It costs me cash, and it makes it most likely that my emails go to spam or Gmail’s promos tab. Individuals who don’t open my e-mails make it harder for other e-mails to get to the individuals who truly desire them! The “Pro” plan of ActiveCampaign has lead scoring constructed in.

Setting Up Active Campaign The Machine

Here’s an automation I obtained from ActiveCampaign’s library of automations, which I use to inform which contacts aren’t engaging with my e-mails. When a contact subscribes, this automation adds a “0 days” tag. As time passes, it adds new tags for 7 days, one month, 60 days, etc Each time they open an e-mail, a separate automation eliminates them from this automation, eliminates all of those tags, and begins this automation over once again.

This automation can be frustrating in the beginning, and this is among those cases where I wish ActiveCampaign had a more out-of-the-box option. However, since you can do anything with ActiveCampaign, sometimes you need to develop things from scratch. ActiveCampaign has an alternative to delete inactive subscribers, which I don’t advise.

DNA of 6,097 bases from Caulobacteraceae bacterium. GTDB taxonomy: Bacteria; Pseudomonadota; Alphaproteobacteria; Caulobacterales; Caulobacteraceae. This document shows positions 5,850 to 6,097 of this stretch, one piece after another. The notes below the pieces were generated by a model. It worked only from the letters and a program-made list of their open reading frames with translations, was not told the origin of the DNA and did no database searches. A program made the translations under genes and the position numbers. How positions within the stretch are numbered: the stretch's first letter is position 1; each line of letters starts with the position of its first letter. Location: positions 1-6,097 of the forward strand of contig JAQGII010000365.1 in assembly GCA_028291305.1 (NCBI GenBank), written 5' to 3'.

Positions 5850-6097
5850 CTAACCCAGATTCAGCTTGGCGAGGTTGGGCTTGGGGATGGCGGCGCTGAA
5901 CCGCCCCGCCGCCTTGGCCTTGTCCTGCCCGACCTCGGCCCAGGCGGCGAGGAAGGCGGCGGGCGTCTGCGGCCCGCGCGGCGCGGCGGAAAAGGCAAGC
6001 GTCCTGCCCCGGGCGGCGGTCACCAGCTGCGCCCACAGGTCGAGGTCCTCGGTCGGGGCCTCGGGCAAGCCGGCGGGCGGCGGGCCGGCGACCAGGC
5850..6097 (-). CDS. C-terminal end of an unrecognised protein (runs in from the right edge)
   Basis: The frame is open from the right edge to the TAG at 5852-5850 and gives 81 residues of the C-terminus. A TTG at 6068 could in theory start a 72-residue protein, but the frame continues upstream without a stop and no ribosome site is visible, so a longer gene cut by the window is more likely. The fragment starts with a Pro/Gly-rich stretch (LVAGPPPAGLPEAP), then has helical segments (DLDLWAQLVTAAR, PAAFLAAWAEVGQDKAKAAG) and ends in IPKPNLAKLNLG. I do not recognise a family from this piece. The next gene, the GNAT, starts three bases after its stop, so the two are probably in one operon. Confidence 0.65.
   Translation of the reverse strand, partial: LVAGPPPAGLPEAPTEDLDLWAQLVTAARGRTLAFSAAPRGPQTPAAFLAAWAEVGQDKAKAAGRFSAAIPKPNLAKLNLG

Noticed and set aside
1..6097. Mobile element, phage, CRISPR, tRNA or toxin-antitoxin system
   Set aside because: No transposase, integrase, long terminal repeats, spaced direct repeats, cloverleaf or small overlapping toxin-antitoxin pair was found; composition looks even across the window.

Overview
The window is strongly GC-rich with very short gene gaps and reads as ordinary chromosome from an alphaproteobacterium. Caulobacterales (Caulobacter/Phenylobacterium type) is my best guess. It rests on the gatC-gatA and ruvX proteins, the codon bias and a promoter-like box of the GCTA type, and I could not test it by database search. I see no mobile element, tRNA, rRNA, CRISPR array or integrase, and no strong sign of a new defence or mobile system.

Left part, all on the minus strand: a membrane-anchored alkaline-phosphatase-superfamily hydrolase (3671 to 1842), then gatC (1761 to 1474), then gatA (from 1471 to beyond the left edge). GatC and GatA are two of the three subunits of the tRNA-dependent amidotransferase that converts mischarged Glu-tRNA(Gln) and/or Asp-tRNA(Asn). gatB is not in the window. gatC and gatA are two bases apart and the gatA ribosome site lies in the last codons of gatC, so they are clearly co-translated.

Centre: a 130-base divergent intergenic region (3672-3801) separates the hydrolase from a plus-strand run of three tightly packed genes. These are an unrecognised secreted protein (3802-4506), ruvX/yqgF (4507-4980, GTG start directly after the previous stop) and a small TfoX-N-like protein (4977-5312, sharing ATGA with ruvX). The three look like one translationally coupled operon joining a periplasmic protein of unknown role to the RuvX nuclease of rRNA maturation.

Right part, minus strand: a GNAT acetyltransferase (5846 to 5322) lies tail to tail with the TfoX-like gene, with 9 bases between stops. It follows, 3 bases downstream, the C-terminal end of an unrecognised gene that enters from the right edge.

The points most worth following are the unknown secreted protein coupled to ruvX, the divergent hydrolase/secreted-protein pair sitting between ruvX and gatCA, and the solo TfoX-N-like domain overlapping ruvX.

Some subscribers don’t have actually tracking turned on, so their opens aren’t recorded. Others still wish to be subscribed however have been hectic. Here’s my reactivation series: I send out one email asking if they still desire to be subscribed, and briefly explaining why I keep my e-mail list tidy. In one week, I send them another e-mail (if they already clicked the verification link in the previous email, they’ve already been removed from the automation using a different automation) – Setting Up Active Campaign The Machine.

Setting Up Active Campaign The Machine

Setting Up Active Campaign The MachineSetting Up Active Campaign The Machine

The automation then unsubscribes them. My emails also have a link to a form where they can enter their email address to let me understand that they don’t have tracking allowed. This kind adds a tag that I use to filter those contacts out. Setting Up Active Campaign The Machine. I used to add this tag when they clicked on a link, however when people do not have tracking on, it makes those links not work so reliably! I just send out a basic “do you still desire my emails?” confirmation.